Entering the two-story suite at Inn By the Sea in Cape Elizabeth, I breathe a sigh of relaxation. The inn’s contemporary design is a stark contrast to our old cape in Mount Vernon. And it is one of the most beautiful places we have ever stayed.

Their spacious rooms are tastefully decorated, but not overdone.Our room is a space filled with clean lines and artwork. There is even a small kitchen with island seating, as well as a microwave, fridge, coffee pot, and full set of dishes and silverware. The wall facing the sea includes a two-story window with an automatic shade. Double doors open to a private deck.

Sea smoke was rising off the ocean on this December morning while lobster boats were already out. It is so luxurious here that slept in until 7:30 a.m. — pretty rare for me. It might have something to do with that ultra-comfortable bed.

This suite also has my heart due to the two-room bathroom — a suite in itself. An enormous glassed-in shower, Jacuzzi bathtub and double sinks with lovely bath products are available for pampering yourself.

Surely you have a special occasion sometime in the next year where you’d like to be pampered — this is the place to be.


It’s no surprise to us that Inn by the Sea was cited by Travel & Leisure as one of the 100 best hotels in the world last year. That’s right, best in the world!

Check out the inn’s website and you’ll see many of the other awards it has won. Last week, we told you about the inn’s wonderful restaurant, but that’s only part of the story.

The suites are elegant. Room 204 has become “our” room. The two-story window with a view out over the ocean is spectacular. The living room has comfortable chairs and a couch, and I’ve typed up columns sitting at their expansive desk as I gazed out the window at the bobbing boats anchored just offshore.

In the upstairs closet, you’ll find wonderful robes that you can wear down to the spa. (We actually saw three ladies enjoying cocktails in the bar while wearing their robes!) At the spa, you’ll get a private locker and the opportunity to enjoy the Jacuzzi, steam room, “experience” showers, massages and other special treatments, lush amenities and even beverages “to help you transition into a relaxed frame of mind.” Nice.

Yes, you are pampered here. And so are your pets. The inn offers a special section where pets are welcomed — and the pets even have their own menu.

But let’s back up a minute. Upon entering, we were greeted like long-lost friends by Eva at the front desk. Then Rauni Kew, the inn’s marketing director, stopped by. Over the six years we’ve been writing this column, Rauni has become a good friend, so there was lots more visiting before we eventually got up to our room to relax for a while before our amazing dinner.

From the nightly outside fires to the garden tours to the uncrowded beach to the swimming pool — well, this is a great place in the warmer months. But we actually prefer the winter when the inn and restaurant are less crowded and the staff has more time to visit with us.

And here’s more good news: They are building two-bedroom cottage-style suites that will open in June.

While there is a lot to admire and enjoy at the Inn by the Sea, I most appreciate the the inn’s commitment to wildlife conservation and the environment. It’s a leader in energy and water conservation, including the use of recycled materials in the new building.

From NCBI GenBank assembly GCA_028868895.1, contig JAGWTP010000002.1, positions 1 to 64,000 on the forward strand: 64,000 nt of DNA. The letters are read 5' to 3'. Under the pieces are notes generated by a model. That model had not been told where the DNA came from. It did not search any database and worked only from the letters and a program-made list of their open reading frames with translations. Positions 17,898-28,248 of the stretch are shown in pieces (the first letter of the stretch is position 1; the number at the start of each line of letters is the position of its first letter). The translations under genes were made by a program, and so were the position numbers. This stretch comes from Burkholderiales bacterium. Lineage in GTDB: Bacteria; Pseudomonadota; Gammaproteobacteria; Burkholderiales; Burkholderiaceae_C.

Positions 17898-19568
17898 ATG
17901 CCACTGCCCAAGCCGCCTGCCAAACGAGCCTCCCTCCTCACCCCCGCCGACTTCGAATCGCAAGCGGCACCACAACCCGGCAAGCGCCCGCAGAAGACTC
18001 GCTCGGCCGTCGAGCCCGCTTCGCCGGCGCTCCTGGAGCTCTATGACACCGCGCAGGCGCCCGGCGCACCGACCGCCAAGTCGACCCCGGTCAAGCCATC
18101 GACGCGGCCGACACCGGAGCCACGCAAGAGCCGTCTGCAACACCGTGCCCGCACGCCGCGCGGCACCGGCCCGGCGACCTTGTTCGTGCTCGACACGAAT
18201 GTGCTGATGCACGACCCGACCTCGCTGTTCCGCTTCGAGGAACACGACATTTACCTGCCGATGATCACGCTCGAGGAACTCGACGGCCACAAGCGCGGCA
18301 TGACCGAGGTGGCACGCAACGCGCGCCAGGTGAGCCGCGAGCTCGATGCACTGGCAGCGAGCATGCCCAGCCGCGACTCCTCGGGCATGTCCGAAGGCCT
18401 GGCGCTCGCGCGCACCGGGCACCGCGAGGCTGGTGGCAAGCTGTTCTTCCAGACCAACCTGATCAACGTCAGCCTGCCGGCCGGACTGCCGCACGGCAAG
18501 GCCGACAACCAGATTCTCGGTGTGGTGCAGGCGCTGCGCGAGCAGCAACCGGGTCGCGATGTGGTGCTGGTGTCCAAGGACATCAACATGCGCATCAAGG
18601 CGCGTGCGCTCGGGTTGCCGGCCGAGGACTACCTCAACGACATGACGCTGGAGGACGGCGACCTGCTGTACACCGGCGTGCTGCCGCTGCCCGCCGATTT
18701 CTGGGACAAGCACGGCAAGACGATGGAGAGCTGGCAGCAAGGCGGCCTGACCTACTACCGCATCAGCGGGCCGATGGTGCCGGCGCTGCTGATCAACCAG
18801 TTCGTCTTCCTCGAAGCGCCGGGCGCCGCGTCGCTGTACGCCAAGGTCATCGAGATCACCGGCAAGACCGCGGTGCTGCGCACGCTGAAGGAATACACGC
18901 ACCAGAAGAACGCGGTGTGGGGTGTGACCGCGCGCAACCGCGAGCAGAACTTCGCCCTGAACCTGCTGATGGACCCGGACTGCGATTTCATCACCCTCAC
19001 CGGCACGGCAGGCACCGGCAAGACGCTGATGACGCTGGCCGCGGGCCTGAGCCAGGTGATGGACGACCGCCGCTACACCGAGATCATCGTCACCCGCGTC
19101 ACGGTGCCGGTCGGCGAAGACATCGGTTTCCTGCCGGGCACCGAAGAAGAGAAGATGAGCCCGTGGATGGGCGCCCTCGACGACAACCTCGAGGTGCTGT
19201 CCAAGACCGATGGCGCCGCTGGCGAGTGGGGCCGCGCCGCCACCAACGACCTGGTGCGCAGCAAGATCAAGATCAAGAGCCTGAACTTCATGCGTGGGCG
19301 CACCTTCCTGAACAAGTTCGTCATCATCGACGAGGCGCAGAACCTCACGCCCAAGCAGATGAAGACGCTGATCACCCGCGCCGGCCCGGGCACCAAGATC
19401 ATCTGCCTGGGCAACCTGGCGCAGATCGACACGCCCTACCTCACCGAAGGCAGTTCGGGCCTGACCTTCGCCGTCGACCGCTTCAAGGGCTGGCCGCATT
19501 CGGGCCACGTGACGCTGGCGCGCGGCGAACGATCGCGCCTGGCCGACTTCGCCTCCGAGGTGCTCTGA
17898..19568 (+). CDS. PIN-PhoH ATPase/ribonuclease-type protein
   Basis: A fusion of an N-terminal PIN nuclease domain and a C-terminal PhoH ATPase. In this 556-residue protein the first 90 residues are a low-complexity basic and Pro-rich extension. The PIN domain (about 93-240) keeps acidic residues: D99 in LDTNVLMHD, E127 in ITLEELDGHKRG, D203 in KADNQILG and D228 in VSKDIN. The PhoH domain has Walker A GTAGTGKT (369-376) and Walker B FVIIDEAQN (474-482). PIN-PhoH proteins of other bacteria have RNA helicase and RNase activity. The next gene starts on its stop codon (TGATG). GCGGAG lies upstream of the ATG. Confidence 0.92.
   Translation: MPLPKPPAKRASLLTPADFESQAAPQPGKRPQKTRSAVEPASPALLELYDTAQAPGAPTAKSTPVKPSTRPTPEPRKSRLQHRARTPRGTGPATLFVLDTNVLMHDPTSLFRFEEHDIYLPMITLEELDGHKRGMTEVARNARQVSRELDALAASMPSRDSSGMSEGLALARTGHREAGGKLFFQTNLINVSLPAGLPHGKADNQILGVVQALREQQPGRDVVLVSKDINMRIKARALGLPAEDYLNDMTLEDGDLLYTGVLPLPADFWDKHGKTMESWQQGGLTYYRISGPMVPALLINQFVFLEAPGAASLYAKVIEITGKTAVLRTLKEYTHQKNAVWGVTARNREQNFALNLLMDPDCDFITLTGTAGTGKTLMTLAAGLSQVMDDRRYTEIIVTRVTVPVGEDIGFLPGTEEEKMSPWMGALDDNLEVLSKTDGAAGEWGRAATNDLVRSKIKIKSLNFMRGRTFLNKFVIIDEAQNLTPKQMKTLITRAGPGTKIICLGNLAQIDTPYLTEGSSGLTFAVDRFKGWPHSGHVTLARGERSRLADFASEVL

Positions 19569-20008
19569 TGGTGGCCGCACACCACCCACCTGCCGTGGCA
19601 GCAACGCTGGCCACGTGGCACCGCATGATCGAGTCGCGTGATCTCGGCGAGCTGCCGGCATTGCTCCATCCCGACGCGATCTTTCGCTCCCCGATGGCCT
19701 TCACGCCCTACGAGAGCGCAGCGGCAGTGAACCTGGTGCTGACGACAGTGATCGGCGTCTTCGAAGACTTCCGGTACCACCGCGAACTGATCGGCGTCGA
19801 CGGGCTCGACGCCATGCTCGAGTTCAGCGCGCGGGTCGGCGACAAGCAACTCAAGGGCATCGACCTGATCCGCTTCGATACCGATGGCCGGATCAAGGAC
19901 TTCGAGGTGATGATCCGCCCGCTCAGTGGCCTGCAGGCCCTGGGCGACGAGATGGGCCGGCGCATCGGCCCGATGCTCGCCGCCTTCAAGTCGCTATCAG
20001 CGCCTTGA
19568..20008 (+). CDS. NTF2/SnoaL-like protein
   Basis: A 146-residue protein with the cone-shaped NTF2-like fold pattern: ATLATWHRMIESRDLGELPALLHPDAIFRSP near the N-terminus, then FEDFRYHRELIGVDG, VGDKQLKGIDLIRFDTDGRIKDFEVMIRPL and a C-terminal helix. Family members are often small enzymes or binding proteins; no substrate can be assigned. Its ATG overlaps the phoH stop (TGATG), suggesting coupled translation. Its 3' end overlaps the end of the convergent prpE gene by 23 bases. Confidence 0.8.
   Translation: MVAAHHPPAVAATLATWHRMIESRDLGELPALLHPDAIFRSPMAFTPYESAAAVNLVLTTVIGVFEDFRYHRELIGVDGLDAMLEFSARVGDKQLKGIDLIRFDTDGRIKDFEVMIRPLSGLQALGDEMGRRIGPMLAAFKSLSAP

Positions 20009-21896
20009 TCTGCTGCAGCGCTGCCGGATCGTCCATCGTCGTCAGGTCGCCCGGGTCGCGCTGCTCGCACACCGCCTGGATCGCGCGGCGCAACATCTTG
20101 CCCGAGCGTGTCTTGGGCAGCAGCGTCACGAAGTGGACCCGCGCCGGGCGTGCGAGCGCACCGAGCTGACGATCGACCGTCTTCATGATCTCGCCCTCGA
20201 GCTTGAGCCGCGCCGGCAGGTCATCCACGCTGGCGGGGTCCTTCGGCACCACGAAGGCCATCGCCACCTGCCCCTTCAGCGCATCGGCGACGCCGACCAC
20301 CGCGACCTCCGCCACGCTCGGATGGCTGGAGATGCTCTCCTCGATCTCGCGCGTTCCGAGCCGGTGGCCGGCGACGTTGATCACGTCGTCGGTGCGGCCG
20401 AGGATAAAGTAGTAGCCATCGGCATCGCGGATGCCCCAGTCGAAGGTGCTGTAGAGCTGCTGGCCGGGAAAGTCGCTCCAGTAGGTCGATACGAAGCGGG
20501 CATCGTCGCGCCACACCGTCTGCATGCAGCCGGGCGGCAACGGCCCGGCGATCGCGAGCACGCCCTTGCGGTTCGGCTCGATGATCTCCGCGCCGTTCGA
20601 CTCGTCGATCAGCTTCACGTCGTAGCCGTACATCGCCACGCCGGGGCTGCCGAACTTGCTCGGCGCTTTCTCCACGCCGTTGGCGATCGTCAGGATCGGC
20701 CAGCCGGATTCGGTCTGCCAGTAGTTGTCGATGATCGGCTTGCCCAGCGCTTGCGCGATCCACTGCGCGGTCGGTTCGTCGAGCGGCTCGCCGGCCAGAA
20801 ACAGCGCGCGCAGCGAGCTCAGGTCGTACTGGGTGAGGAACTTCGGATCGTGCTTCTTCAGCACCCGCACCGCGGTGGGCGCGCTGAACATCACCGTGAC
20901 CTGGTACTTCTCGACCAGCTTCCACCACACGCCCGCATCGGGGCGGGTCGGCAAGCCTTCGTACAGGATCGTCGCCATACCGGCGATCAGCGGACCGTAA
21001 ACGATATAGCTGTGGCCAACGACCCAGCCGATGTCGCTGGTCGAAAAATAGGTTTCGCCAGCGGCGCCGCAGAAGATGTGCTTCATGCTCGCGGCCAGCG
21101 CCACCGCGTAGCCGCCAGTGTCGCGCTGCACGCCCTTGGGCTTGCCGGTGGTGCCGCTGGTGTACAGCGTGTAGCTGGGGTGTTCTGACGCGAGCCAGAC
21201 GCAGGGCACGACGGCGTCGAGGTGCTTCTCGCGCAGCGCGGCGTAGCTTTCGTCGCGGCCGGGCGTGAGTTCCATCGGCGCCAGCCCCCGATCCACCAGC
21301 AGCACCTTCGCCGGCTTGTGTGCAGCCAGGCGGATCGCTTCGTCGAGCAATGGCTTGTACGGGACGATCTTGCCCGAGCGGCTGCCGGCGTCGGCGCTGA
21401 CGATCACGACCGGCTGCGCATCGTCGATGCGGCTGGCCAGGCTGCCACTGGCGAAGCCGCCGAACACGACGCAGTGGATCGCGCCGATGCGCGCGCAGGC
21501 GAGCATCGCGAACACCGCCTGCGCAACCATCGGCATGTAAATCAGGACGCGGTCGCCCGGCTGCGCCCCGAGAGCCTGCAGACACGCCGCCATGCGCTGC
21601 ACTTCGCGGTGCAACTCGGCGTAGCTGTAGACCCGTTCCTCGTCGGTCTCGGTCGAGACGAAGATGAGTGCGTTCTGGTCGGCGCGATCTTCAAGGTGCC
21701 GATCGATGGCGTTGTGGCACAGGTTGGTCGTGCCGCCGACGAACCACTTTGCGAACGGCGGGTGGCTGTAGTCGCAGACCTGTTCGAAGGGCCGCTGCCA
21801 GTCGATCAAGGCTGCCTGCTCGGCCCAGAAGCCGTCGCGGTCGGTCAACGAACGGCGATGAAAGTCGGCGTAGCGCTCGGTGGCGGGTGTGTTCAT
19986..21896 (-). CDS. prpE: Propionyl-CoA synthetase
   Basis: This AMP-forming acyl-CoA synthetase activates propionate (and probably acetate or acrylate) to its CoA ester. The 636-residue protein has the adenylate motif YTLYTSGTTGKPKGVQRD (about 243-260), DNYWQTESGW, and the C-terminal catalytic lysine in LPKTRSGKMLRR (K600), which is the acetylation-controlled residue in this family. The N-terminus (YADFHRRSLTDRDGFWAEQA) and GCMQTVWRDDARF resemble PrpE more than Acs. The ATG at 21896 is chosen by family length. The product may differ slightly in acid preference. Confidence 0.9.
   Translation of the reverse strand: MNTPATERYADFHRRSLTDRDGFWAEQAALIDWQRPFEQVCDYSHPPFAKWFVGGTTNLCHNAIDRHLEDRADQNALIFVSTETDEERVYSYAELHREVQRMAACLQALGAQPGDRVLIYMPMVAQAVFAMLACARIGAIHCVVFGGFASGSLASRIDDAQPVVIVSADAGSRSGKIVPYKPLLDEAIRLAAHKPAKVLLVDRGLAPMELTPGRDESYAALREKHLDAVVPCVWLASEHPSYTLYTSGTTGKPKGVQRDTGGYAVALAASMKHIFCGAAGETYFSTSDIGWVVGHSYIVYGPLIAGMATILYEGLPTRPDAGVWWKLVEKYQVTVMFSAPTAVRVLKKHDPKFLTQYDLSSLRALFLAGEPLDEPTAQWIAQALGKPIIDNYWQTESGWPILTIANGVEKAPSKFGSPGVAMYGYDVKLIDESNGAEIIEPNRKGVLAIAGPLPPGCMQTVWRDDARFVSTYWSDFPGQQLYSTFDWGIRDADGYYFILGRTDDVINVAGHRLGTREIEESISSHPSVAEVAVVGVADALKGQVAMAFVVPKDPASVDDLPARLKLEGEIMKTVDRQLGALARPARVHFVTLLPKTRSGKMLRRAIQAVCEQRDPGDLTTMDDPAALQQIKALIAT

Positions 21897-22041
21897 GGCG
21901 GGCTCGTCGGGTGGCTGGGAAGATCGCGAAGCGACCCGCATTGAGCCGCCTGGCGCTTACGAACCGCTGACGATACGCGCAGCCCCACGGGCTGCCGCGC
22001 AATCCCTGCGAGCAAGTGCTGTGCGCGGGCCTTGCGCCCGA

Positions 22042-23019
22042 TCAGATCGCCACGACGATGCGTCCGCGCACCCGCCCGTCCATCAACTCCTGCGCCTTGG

The inn also contributes to many local charities and sponsors a project that features dogs available for adoption. The inn has one of the dogs on the premises at all times and has so far found homes for 72 dogs.

The “Rabbitat” restoration is my favorite project here, a partnership with the Department of Conservation and Bureau of Parks and Lands to restore habitat for endangered cottontail rabbits at Crescent Beach State Park. The inn removed two acres of invasive non-indigenous plant species such as bamboo and bittersweet from state property and replanted the area with indigenous shrubs to create a high-quality, safe habitat for cottontails.

The inn also is active in the effort to restore monarch butterflies, earning a Wildlife Habitat certification from the National Wildlife Federation. Their talented gardener Derrick Daley uses local plants to create ever-blooming gardens, and teaches visitors how to “plant for wildlife” during his garden tours. Children create bug costumes at “Bug’s Life” and learn about local ecosystems from a bug’s viewpoint.

We lingered long in our room before heading downstairs for breakfast. Our server, Lexi, was very attentive, and Rauni joined us again for a nice visit. I’m in a breakfast rut here, always ordering the Farm House ($16): two eggs, corned beef hash, asparagus and hollandaise sauce, with fresh fruit and an apple parfait. Delicious. Portions are huge and neither Linda nor I could finish our breakfasts. In fact, when we got home, we skipped lunch.

You won’t want to skip the opportunity to stay at the Inn by the Sea and enjoy their great Sea Glass Restaurant. It’s a world class experience.

Visit George’s website — — for book reviews, outdoor news and all Travelin’ Maine(rs) columns, found listed by town in the “Best of Maine” section.

Only subscribers are eligible to post comments. Please subscribe or to participate in the conversation. Here’s why.

Use the form below to reset your password. When you've submitted your account email, we will send an email with a reset code.